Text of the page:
CSU to implement two-factor authentication for campus networks

Yixuan Xie

With increasing issues of data leaks in the digital era, Colorado State University will require students, faculty and staff to use a two-factor authentication system beginning April 25, which requires users to use two different methods to identify themselves, such as entering a username and password, by adding a second level of authentication to the log-in process.

According to Dave Hoffman, the project manager for Academic Computing Network and Services, there are two reasons to use the two-factor authentication: to better protect personal identity information of each individual on campus and to protect the intellectual property of the University, such as research information.


“There are places being hacked,” Hoffman said, referencing how ransomware affected the Colorado Department of Transportation in late February. “Hackers encrypt all of your data and all of your computer to demand a ransom somewhere in order to unlock it all. We just need to protect ourselves from those things.”

At CSU, users will be required to use a phone or another token in addition to their username and password in order to complete the login. Registering a second-factor device began March 19, but students and faculty can still register a second device by clicking on the Sign-Up/Modify Devices button on the www.authenticate.colostate.edu website.

According to the ACNS website, students, faculty and staff can register the following devices:

  • A smartphone (Recommended) with the Duo mobile app, which can be downloaded from a phone’s app store. Students, faculty and staff can also generate a six-digit code using the Duo app that can be entered to validate someone’s identity.
  • Any phone number can be registered from a cell phone, desk phone, home phone, etc. and the system will call the number provided to validate one’s identity.
  • A hardware token, which can be purchased from RamTech for $23.75 and will generate a six-digit code that you can use.

Hoffman said the Central IT Technical Support Helpdesk has been testing two-factor authentication at CSU for the last two years. As of the morning of March 21, 1,800 people had already registered, and over the last six months, a little over 13,000 people have used the service.

Hoffman said students will benefit from two-factor authentication by feeling more comfortable that their data, which they may not want publicly shared, is being protected.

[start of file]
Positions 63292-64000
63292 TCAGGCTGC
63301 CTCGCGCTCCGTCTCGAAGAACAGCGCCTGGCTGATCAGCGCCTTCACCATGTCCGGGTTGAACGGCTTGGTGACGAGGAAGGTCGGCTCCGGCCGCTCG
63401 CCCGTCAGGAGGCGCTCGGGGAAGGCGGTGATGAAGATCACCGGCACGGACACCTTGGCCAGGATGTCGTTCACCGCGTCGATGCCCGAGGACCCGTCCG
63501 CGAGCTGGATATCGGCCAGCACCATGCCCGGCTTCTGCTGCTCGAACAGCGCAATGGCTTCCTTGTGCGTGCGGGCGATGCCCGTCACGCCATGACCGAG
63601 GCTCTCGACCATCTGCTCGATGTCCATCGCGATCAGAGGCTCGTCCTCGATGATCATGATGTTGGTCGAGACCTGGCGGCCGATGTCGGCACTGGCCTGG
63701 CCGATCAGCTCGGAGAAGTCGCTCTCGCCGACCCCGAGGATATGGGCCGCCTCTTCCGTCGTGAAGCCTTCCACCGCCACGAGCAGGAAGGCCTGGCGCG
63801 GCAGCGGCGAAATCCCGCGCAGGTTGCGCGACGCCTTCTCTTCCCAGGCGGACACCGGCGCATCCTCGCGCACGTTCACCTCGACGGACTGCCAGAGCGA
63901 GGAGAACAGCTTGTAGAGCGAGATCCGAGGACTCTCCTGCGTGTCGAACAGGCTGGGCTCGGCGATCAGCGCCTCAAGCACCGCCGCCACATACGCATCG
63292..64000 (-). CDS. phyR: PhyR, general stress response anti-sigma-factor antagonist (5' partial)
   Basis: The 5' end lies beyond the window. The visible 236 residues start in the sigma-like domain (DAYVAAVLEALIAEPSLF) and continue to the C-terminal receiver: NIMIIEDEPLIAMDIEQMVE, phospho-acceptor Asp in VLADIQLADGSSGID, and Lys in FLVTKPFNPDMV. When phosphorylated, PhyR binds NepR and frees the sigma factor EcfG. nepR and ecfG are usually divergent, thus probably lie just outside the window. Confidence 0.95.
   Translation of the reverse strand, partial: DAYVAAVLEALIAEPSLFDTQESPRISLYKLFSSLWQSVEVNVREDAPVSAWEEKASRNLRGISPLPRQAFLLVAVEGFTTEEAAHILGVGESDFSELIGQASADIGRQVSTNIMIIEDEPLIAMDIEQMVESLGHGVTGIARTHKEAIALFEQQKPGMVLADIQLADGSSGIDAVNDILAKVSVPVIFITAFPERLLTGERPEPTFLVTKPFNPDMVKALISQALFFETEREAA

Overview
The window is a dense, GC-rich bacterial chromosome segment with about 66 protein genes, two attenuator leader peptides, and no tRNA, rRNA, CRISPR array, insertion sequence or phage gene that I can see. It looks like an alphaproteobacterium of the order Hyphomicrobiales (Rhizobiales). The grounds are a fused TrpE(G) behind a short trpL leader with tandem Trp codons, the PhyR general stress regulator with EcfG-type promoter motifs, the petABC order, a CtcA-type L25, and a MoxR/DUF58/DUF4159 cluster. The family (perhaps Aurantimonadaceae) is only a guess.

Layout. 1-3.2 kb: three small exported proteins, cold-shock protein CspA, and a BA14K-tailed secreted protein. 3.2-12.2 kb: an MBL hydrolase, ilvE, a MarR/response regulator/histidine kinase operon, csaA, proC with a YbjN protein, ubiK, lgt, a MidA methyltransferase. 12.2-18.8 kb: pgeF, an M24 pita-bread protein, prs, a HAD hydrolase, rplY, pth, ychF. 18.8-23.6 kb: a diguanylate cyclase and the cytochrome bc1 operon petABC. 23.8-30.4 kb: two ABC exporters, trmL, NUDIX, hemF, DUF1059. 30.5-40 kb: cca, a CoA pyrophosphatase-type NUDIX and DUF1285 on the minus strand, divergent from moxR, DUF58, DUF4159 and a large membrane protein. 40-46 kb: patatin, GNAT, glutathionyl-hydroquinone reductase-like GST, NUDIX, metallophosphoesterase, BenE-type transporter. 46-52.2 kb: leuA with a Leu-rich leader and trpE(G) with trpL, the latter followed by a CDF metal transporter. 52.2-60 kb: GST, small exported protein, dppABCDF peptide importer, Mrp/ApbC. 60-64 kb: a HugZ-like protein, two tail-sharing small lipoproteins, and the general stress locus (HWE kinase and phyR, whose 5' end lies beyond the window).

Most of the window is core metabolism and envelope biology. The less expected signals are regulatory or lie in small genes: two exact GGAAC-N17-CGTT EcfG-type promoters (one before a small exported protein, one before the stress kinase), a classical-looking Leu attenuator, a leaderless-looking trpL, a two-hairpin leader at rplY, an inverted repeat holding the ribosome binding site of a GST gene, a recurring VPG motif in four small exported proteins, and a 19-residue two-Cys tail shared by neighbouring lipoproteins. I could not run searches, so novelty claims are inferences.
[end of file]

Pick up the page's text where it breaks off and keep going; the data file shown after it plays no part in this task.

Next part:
“Anytime you have to log in with your username and your password, there are lots of people that are trying to figure out what that information is through phishing attacks and through a lot of other methods,” Hoffman said. “But, if people could get your user ID and your password, they still cannot log in to your account if you have two-factor authentication set up, unless they also have your cell phone or whatever you are using as a second-factor device.”

The first phase to implement two-factor authentication will be restricted to anyone using the secure.colostate.edu web portal or the Pulse Secure desktop or mobile client to connect to CSU. Hoffman said anyone who has never used secure.colostate.edu to login or Pulse Secure will not be affected.

Hoffman said ACNS is considering using email for the second phase of protecting campus networks.

“That would not be necessarily your Ram account on Google because you can currently set up Google for two-factor authentication if you want to. But if you have an Office365 account, you will be required at some point (in) time to use two-factor authentication,” Hoffman said. “All new students starting spring of 2019 will be provisioned with an Office365 account.”

“We would recommend each person register a back-up device in case you lose your phone or forget it at home or the battery is dead,” Hoffman said.


For people who travel internationally, Hoffman said they can use a token or register international phone numbers.

Grace McKevitt, a sophomore nutrition and food science major, said she really likes the change.

“I like it because it reduces the risk of some people hacking into your account where you have a lot of stuff,” McKevitt said.

Kimberly Lopez, a sophomore biological science major, said she can see the pros of two-factor authentication.

“I don’t think it’s that much extra work because there are a ton of other pop-ups that ask you to verify your identity,” Lopez said. “It is better to have that security.”

Collegian reporter Yixuan Xie can be reached at news@collegian.com or on Twitter @YixuanXie1.